The Early Modern Commons

Search Results for "Whiskey Rebellion"

Your search for posts with tags containing Whiskey Rebellion found 9 posts

Ill-Fated Frontier

BOOK REVIEW: Ill-Fated Frontier: Peril and Possibilities in the Early American West by Samuel A. Forman (Guilford, CT: Lyons Press, 2021) Samuel A. Forman, author of Dr.... The post Ill-Fated Frontier appeared first on Journal of the American Revolution.

This Week on Dispatches: Jonathan Curran on Public Opinion and the Whiskey Rebellion

On this week’s Dispatches, host Brady Crytzer interviews USMA instructor and JAR contributor Jonathan Curran on his research into how public opinion about those... The post This Week on Dispatches: Jonathan Curran on Public Opinion and the Whiskey Rebellion...

Examining Public Opinion during the Whiskey Rebellion

The Whiskey Rebellion often falls into the background of the Federalist Era, overshadowed by the rise of a divisive two-party political system. This armed... The post Examining Public Opinion during the Whiskey Rebellion appeared first on Journal of the...

The Revolutionary Language and Behavior of the Whiskey Rebels

The image of a nation united in the aftermath of the American Revolution, content with hard-fought for and hard-won independence, is largely a grade... The post The Revolutionary Language and Behavior of the Whiskey Rebels appeared first on Journal of...

Did Yellow Fever Save the United States?

To Thomas Jefferson, great plagues were within the genus of republican antibodies. Like the occasional popular insurrection that warned rulers “the spirit of resistance”... The post Did Yellow Fever Save the United States? appeared first on...

George Washington Encounters the Illuminati

Yesterday I quoted from Mike Jay’s article on the birth of the Illuminati conspiracy in an overheated jeremiad by the Scottish professor John Robison. His 1797 book Proofs of a Conspiracy against all the Religions and Governments of Europe also found...
From: Boston 1775 on 6 Jun 2014

Notes on Post Tags Search

By default, this searches for any categories containing your search term: eg, Tudor will also find Tudors, Tudor History, etc. Check the 'exact' box to restrict searching to categories exactly matching your search. All searches are case-insensitive.

This is a search for tags/categories assigned to blog posts by their authors. The terminology used for post tags varies across different blog platforms, but WordPress tags and categories, Blogspot labels, and Tumblr tags are all included.

This search feature has a number of purposes:

1. to give site users improved access to the content EMC has been aggregating since August 2012, so they can look for bloggers posting on topics they're interested in, explore what's happening in the early modern blogosphere, and so on.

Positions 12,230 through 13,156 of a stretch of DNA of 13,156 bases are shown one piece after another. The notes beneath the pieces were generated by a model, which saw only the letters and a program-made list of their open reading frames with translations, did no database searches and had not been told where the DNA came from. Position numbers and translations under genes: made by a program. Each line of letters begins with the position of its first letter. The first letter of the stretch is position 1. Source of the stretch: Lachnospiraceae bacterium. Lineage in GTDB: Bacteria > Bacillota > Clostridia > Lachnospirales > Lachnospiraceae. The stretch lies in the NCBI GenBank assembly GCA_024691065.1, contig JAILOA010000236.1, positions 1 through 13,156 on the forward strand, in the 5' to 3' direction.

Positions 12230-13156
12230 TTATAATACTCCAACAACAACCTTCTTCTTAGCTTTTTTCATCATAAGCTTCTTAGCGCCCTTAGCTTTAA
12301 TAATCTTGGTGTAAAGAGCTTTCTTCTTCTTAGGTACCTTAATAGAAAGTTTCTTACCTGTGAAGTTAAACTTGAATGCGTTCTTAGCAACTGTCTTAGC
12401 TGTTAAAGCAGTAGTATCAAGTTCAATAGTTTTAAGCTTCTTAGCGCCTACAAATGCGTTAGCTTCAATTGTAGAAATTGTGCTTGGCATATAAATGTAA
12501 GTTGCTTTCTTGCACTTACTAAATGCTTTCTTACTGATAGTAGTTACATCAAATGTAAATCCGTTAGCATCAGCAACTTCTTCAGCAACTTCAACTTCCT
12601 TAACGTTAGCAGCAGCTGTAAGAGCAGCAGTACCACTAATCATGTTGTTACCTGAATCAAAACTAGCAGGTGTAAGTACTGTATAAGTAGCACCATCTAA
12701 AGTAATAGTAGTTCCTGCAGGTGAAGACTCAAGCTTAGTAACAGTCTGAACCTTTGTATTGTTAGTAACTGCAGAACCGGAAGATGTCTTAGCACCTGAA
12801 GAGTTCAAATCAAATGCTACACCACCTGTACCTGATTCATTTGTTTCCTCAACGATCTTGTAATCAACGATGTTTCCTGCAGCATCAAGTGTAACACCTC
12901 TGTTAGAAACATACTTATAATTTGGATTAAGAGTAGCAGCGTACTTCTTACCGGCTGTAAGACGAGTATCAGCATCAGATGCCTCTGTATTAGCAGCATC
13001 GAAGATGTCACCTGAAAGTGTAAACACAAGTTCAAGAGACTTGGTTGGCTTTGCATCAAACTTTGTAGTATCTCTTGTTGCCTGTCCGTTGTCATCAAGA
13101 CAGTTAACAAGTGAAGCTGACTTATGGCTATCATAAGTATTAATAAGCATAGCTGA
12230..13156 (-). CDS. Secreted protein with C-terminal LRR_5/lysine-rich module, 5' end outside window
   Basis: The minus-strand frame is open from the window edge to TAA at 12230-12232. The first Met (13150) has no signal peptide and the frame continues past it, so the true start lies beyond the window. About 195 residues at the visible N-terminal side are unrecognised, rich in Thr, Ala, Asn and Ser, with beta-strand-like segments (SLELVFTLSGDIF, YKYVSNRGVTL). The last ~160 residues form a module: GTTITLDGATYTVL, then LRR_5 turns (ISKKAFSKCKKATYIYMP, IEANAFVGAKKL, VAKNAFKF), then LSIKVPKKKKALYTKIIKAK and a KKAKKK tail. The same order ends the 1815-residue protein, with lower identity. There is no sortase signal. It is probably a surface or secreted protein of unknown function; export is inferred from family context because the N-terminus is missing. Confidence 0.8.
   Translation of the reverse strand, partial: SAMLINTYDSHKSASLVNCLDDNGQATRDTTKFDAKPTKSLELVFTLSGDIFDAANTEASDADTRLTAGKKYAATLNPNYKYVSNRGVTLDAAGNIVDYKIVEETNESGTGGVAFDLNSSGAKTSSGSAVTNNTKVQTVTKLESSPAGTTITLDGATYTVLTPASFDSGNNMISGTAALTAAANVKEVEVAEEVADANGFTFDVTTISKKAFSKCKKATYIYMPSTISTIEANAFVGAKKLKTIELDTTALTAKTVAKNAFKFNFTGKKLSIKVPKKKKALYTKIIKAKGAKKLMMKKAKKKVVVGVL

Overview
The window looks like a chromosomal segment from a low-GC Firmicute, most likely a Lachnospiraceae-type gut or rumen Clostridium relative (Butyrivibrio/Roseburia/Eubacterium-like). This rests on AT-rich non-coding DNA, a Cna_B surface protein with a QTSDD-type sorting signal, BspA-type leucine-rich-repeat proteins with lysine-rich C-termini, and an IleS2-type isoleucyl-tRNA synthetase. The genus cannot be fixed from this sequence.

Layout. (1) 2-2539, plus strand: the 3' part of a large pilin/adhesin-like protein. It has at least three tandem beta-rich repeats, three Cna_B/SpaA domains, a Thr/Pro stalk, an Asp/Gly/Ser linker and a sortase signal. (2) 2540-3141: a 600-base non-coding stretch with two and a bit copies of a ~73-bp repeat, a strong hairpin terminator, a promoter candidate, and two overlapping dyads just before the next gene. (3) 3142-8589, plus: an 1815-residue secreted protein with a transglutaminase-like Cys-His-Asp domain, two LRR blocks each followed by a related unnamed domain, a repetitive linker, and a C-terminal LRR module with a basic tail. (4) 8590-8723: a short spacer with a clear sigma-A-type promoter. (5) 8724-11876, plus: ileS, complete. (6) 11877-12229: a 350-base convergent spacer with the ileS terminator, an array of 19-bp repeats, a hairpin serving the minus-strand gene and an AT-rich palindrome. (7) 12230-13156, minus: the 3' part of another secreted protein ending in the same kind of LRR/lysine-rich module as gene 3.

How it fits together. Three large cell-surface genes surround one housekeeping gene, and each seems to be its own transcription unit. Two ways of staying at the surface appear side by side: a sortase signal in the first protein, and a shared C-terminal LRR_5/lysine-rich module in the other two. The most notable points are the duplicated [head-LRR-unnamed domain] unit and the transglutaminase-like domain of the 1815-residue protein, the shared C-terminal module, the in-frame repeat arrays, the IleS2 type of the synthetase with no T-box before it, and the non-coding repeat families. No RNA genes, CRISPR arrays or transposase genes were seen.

2. to facilitate and encourage the proactive use of post categories/tags by groups of bloggers with shared interests. All searches can be bookmarked for reference, making it possible to create useful resources of blogging about specific news, topics, conferences, etc, in a similar fashion to Twitter hashtags. Bloggers could agree on a shared tag for posts, or an event organiser could announce one in advance, as is often done with Twitter hashtags.

Caveats and Work in Progress

This does not search post content, and it will not find any informal keywords/hashtags within the body of posts.

If EMC doesn't find any <category> tags for a post in the RSS feed it is classified as uncategorized. These and any <category> 'uncategorized' from the feed are omitted from search results. (It should always be borne in mind that some bloggers never use any kind of category or tag at all.)

This will not be a 'real time' search, although EMC updates content every few hours so it's never very far behind events.

The search is at present quite basic and limited. I plan to add a number of more sophisticated features in the future including the ability to filter by blog tags and by dates. I may also introduce RSS feeds for search queries at some point.

Constructing Search Query URLs

If you'd like to use an event tag, it's possible to work out in advance what the URL will be, without needing to visit EMC and run the search manually (though you might be advised to check it works!). But you'll need to use URL encoding as appropriate for any spaces or punctuation in the tag (so it might be a good idea to avoid them).

This is the basic structure:{search term or phrase}

For example, the URL for a simple search for categories containing London:

The URL for a search for the exact category Gunpowder Plot:

In this more complex URL, %20 is the URL encoding for a space between words and &exact=on adds the exact category requirement.

I'll do my best to ensure that the basic URL construction (searchcat?s=...) is stable and persistent as long as the site is around.